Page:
There is always more than one way to make a difference in people’s lives.

Some people donate to charities, some protest or march, some write newspaper columns.

And some people choose more controversial ways.

Colin Kaepernick, back-up quarterback for the San Francisco 49ers, has garnered massive attention in recent weeks due to his refusal to stand for the national anthem as a protest to the way people of color are treated in America.

By latest account, his jersey ranks near the top in all NFL sales.  Not all people buying his jersey are wearing it; some are burning it.

While his story has lit up headlines, talk shows, and social media—even President Obama chimed in that Kaepernick has a constitutional right to his silent protest—another story about a different football player has received less attention.

Travis Rudolph, wide receiver for Florida State University, along with a handful of his teammates, visited Montford Middle School in Tallahassee on Aug. 30 while the students ate lunch.  Rudolph picked up a couple of slices of pizza and sat next to a sixth grader who was eating by himself.  It turns out that 11-year-old Bo Paske has autism and, because of that, often eats alone.

A photo was taken of the encounter.  Upon viewing it, Leah Paske, Bo’s mother, posted on her Facebook account that “this is one day I didn’t have to worry if my sweet boy ate lunch alone, because he sat across from someone who is a hero in many eyes.”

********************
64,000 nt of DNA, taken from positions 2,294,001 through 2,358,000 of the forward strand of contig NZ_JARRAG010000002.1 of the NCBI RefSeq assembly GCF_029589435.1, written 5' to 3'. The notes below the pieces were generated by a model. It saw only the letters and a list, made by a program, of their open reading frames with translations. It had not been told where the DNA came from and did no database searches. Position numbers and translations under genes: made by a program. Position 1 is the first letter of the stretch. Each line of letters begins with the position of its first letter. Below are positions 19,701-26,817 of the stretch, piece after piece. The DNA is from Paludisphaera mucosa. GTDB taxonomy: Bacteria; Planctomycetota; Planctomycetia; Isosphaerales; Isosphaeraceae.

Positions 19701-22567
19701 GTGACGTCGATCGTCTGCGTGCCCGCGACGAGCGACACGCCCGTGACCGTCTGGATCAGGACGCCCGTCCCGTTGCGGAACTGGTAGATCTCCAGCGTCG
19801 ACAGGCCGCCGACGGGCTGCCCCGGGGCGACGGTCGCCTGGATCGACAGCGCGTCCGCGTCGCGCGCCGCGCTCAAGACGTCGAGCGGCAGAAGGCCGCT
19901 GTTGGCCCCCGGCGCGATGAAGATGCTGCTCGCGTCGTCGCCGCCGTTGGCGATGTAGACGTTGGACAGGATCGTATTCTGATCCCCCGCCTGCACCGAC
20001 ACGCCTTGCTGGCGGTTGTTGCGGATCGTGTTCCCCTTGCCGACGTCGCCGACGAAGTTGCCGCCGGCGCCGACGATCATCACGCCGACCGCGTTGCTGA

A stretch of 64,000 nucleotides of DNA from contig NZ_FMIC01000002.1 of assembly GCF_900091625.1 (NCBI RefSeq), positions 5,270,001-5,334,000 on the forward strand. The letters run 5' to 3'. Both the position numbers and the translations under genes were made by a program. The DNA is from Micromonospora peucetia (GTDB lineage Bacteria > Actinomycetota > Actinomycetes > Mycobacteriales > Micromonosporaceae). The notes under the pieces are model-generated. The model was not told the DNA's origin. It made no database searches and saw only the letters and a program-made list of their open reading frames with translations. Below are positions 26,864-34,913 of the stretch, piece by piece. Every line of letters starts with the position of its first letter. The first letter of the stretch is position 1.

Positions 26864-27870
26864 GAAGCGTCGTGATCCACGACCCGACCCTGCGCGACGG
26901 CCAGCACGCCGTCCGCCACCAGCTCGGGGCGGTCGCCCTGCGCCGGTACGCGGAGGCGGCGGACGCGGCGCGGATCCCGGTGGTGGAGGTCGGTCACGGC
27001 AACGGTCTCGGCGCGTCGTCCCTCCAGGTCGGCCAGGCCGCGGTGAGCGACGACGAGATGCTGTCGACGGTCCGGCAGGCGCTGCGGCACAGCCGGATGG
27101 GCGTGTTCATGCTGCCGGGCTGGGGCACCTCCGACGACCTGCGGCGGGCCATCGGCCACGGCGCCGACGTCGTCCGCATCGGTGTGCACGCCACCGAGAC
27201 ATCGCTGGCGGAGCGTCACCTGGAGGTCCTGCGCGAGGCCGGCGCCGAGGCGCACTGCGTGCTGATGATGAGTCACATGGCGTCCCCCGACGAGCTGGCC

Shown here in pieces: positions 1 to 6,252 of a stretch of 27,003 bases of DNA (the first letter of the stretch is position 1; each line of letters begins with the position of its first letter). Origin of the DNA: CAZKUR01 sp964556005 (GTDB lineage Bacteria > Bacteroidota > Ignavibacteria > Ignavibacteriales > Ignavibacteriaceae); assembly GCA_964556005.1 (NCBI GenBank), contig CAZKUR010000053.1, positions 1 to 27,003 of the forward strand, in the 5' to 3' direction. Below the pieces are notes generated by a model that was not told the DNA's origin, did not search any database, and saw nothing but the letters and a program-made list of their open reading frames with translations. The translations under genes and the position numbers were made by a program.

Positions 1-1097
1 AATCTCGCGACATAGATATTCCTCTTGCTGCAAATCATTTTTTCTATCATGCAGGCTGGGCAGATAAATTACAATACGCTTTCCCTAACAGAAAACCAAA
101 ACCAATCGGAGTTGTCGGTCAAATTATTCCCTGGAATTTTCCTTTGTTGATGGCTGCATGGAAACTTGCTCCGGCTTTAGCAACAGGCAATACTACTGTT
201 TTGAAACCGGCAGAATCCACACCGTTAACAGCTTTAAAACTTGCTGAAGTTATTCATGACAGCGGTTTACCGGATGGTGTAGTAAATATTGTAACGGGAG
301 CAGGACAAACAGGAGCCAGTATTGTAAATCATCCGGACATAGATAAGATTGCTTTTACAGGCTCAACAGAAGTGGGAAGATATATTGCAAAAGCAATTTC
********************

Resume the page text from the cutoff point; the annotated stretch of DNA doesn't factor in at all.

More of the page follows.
“I’m not sure what exactly made this incredibly kind man share a lunch table with my son, but I’m happy to say it will not soon be forgotten.”

When all the parties appeared on “Fox and Friends,” Bo retold the moment when Rudolph asked him, “‘Hey, can I sit down with you?’  And I said, ‘Sure, why not?’ and just like that we were eating lunch together.  And he even signed my lunchbox.”

Rudolph said, “We clicked.”

When watching the interview, it is curious how uncomfortable Rudolph appears, as if he really does not want all this attention for doing something that to him must have been second nature. He had no idea a photo would be taken and that it would go viral.  He did not seek publicity.

Compare that to Kaepernick’s endless stream of tweets about his protest.

Performing acts of kindness isn’t a box that is checked off on a form of doing one’s duty as a human being.  It has to come from within one’s soul.

Rudolph told ESPN, “I feel like maybe I can change someone’s life or I can make someone a better person or make someone want to be great or be like me, or even better.”

One major distinction between these two football players is the avenue they chose to make a difference. Kaepernick’s choice—a football game on national television.  Rudolph’s choice—a lunch table with a solitary boy.

What adds a deeper meaning to this relationship is that Rudolph, African-American, and Bo, Caucasian, are building a bridge between the races, one relationship at a time.  The only bridge Kaepernick is building is pledging to donate $1 million along with proceeds from his jersey sales to communities dealing with racial injustice, but so far no action has happened.

Bo summed up his feelings about Rudolph eating lunch with him: “It was kind of like me sitting on a rainbow.”

Meanwhile, Kaepernick is sitting on a bench.